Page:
Managing Change & The Fear Of Change
“The only thing we have to fear is fear itself.”
Franklin Delano Roosevelt
At the time Roosevelt made this statement, the United States was in the depths of a major depression. People weren’t sure about jobs, homes or even their next meal. Though some of us have major concerns, most of us aren’t suffering the way the country was in 1932. That phrase, however, is still meaningful, regardless of your circumstances.
Many people fear change. We hope that things will “remain as they are”, even though we know that can’t happen. Children grow up. Even if we keep the same job, the duties may change, or the people with whom we work may change. Very few people are doing exactly the same thing today that they did ten, five or even two years ago. We know things change, yet many people try to keep things from changing.
One of the less logical parts to this fear is that many of us don’t like the way things are. We are unhappy in our jobs, or our relationships. Sometimes we just know we are unhappy, but we don’t know why. Some kind of change would seem to be appropriate, but people don’t want to make that change. If we are unhappy, why not make the change?
Generally, three things happen when a change is made:
1. We like the difference and we like the result.
2. Nothing happens. Things seem to be the way they were.
3. The situation gets worse.
Maybe people think that they have only a one in three chance of having a good outcome. They don’t like the odds, so they don’t do anything. What is the end result? They are unhappy. They haven’t even tried to make a change. Now, not only are people unhappy because they haven’t improved anything, but they also know that they have done nothing to improve their own lives. Not a pleasant thought, is it?
Tips For Managing Change
Instead of thinking that the chances for positive change are poor, think of the other side to this. There is really only a one out of three chance that things will get worse. True, you might try something and nothing changes, but are you in a worse situation than you were? No. So this option isn’t really a negative one.
The worst option is that the situation will get worse.
Now, define “get worse”.
Think about this. In what way would the situation get worse? True, there are many ways that something could be worse, but if they did get worse, either you or someone else would most likely then do something to “fix” the situation. The likelihood is that someone else would make a change, in an attempt to “fix” the situation. That may, perhaps, solve your problem. Isn’t that what you wanted? How, then, could “things get worse”?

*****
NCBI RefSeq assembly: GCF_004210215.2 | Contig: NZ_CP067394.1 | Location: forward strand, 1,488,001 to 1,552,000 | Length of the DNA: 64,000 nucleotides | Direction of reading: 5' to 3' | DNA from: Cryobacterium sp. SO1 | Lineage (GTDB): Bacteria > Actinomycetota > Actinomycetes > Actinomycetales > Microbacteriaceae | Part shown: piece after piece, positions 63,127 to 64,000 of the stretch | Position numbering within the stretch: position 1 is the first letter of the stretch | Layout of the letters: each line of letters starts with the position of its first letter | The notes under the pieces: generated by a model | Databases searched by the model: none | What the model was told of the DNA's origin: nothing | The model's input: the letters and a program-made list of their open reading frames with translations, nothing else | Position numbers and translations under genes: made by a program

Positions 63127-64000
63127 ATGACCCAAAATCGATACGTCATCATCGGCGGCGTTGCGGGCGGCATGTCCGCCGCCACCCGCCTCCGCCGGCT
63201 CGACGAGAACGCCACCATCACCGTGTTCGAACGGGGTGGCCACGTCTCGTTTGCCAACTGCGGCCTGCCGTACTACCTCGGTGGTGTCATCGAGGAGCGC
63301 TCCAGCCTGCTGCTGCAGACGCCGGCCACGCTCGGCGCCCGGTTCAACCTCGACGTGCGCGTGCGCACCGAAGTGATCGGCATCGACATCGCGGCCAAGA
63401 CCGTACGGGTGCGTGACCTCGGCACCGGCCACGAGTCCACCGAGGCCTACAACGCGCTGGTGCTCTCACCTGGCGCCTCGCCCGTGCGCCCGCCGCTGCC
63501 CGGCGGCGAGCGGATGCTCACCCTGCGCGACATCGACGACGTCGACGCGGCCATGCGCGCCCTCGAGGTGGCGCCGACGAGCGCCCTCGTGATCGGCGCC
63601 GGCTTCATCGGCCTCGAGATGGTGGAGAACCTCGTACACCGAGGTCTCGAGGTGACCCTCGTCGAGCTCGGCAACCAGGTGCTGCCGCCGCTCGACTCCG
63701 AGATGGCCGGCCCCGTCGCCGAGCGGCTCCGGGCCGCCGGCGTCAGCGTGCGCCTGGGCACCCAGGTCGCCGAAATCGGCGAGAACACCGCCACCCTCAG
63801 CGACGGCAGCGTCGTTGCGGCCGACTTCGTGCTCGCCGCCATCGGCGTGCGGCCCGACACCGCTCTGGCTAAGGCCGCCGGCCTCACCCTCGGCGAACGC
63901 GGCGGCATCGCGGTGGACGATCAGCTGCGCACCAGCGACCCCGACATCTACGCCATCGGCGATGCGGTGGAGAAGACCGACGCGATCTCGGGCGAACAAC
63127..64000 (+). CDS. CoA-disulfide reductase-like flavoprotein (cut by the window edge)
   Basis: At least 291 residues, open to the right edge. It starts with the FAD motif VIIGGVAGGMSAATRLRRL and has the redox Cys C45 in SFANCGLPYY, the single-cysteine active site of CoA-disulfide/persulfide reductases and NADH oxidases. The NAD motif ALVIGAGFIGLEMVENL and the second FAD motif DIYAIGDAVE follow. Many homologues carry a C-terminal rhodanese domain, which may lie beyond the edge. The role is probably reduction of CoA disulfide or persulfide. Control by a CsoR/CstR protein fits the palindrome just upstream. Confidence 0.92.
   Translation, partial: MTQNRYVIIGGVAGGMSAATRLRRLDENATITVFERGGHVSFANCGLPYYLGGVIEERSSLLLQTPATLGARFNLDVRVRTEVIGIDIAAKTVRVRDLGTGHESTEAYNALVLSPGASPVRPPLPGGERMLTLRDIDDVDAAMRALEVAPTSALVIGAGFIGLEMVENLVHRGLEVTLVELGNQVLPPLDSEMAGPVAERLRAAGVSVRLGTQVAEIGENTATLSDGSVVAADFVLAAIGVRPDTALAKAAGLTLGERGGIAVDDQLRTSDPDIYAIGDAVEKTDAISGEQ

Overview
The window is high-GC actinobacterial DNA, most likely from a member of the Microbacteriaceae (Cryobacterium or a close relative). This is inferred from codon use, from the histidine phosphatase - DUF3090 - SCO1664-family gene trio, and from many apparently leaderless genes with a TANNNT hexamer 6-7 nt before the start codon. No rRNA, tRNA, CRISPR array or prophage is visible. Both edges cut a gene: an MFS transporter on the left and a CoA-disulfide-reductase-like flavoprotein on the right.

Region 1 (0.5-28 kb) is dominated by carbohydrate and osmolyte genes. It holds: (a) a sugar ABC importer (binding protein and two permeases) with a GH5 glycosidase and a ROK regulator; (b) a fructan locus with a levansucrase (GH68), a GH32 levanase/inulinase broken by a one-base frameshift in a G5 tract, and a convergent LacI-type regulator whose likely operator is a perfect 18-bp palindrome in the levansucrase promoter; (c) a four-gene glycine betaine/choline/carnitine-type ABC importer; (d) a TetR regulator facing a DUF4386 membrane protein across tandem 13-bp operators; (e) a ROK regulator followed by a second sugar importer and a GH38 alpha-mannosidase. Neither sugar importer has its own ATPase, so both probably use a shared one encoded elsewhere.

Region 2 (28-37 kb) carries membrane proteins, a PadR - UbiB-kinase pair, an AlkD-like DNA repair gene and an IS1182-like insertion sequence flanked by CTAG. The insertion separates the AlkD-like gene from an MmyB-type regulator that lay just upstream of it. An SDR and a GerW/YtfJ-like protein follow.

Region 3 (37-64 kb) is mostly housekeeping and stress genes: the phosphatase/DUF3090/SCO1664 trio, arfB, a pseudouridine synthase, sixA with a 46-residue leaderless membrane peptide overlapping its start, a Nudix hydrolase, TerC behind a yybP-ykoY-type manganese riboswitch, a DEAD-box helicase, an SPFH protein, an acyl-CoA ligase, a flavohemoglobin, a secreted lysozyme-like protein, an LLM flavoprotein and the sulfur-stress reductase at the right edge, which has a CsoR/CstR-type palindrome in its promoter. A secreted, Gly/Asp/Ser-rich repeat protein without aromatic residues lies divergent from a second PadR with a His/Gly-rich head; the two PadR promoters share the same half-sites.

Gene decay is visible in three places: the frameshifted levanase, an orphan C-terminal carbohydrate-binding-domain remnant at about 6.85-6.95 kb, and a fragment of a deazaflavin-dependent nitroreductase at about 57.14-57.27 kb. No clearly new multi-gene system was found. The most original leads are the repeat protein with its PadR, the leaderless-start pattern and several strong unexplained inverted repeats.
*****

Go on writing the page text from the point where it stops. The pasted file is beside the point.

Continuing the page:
“But, but, but ……my problem isn’t that easy!!!”
Let’s say you don’t like your job. Maybe you hate it. It is a job, however. You do nothing. This means that every day you go to work, hating your job. What fun is that?
So you try to make a change. If it works, great. Congratulations. If nothing changes, then nothing changes. You haven’t lost anything, have you, by making the attempt to make a change?
If you attempt to make a change, and the “worst happens” – let’s say you get fired – then you are no longer in that job you hated. Isn’t that what you wanted?
“But I have no job!!”
Now we get to the basics. You don’t like the job – but you don’t want to be in a position to have to get another one. What is worse? Searching for a new job or hating the job you have?
This is a fine point, but important. If you say you hate your job, but do absolutely nothing, then you don’t hate your job enough to make a change. At some level, you are content enough to keep going to work. If you really, absolutely, positively hated the job, you would not work there another day.
No “buts”. People have responsibilities, yes. People also have the opportunity to make choices and change attitudes. If you decide you don’t like your job (or your relationship, or anything else for that matter) but are not willing to do anything about it, then you don’t really hate the situation. You may fear the consequences of doing something about your feelings. You may actually fear the consequences of change more than you hate your job (relationship or anything else).
What if you get a new job – and you like it less than you like the current job?
What if you change your relationship – and you don’t like the change?
What if you change – and don’t like the change?
Good questions. You do forget one tiny, little detail.
If you were able to make one change, you can make another.
“But, but… What will people say?”
Well, what will they say? What will it matter?
Ladies and gentlemen, if you haven’t noticed, you are living YOUR lives and no one else’s. What does it matter what someone else says? Besides, who will say anything? The odds are that people who have made changes themselves will know what it is like to fear change, but do it anyway. The odds are they won’t say anything except to congratulate you for having the strength to make a change. They may even help you make the next change.
Most likely, the people who will make negative comments about your changing will be people who fear change. Not only do they fear change, they aren’t exactly happy with people who do try to make changes. If you don’t rock the boat, their world doesn’t change. If you make a change, your behavior may challenge their choices. In other words, the people who will most likely make negative comments may very well be the people who want you to stay unhappy. You want to live your life just so someone else doesn’t have to face the consequences of his/her life?
Isn’t that scary enough to make you want to change?